Big Data Is Less About Size, And More About Freedom
We are in a Renaissance for computer science, engineering, and learning from data right now. The scale of data and computations is an important issue, but the data age is less about the raw size of your data, and more about the cool stuff you can do with it. Now that there is so much data, it is time to unlock its value. Really neat things are happening already—like the way the people of the world can educate themselves on all manner of issues and topics, or the way data and computing serves as leverage in other scientific and technical endeavors. There will be lots of amazing stuff on the web, but innovation will come in other domains as well.
The recent big data trend is about the democratization of large data more than its growth. In articles like the Economist’s recent piece on the data deluge, we hear about big data everywhere. We hear about what big data and the cloud mean for the enterprise, but they have had big data for a long time. eBay manages petabytes in its Teradata and Greenplum data warehouses. Sophisticated startups extracting value from big data is also nothing new—it has been happening at least since the days of Yahoo! and Google, and they have done it without the data warehousing folks.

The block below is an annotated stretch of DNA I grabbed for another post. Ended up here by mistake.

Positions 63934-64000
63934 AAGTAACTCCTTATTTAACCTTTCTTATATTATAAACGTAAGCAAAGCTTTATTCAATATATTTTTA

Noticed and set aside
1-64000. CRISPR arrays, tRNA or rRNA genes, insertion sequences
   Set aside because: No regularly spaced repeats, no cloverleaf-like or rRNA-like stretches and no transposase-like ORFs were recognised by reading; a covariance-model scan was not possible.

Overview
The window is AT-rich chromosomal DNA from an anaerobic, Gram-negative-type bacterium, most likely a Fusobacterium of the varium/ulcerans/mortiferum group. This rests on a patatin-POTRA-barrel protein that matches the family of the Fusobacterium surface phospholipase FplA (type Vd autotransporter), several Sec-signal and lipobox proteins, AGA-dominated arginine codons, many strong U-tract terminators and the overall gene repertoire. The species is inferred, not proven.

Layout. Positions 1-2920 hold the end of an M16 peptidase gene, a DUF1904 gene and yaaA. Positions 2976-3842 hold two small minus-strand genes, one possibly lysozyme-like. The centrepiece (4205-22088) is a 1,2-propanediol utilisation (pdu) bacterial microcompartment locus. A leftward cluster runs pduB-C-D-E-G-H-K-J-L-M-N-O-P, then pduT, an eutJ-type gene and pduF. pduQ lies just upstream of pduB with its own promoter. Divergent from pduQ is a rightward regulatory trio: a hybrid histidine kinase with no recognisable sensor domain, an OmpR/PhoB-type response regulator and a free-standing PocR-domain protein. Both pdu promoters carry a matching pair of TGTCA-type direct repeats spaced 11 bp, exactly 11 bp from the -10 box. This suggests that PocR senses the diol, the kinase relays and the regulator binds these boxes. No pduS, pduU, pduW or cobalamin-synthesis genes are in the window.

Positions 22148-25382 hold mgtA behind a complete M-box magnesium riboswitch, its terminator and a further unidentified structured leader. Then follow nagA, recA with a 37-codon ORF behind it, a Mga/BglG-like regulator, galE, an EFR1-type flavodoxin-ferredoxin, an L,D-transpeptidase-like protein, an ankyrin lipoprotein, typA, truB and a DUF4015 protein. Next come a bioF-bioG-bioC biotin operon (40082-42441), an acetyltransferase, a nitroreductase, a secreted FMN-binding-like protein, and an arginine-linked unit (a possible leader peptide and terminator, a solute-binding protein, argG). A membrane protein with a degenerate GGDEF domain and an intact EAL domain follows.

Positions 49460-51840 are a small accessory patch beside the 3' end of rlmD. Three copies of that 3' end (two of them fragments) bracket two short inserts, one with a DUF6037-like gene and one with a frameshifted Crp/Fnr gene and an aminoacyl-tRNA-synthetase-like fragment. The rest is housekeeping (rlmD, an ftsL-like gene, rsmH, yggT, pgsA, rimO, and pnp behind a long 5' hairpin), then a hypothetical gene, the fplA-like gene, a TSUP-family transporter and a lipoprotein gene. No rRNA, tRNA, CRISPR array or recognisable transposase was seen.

Now focused early stage startups can get up and running faster than ever. Less technical analysts at companies like Facebook and Twitter can access massive amounts of data easily. Even individuals can undertake cool projects with big data, such as Pete Skomoroch of Data Wrangling did with trending topics for Wikipedia.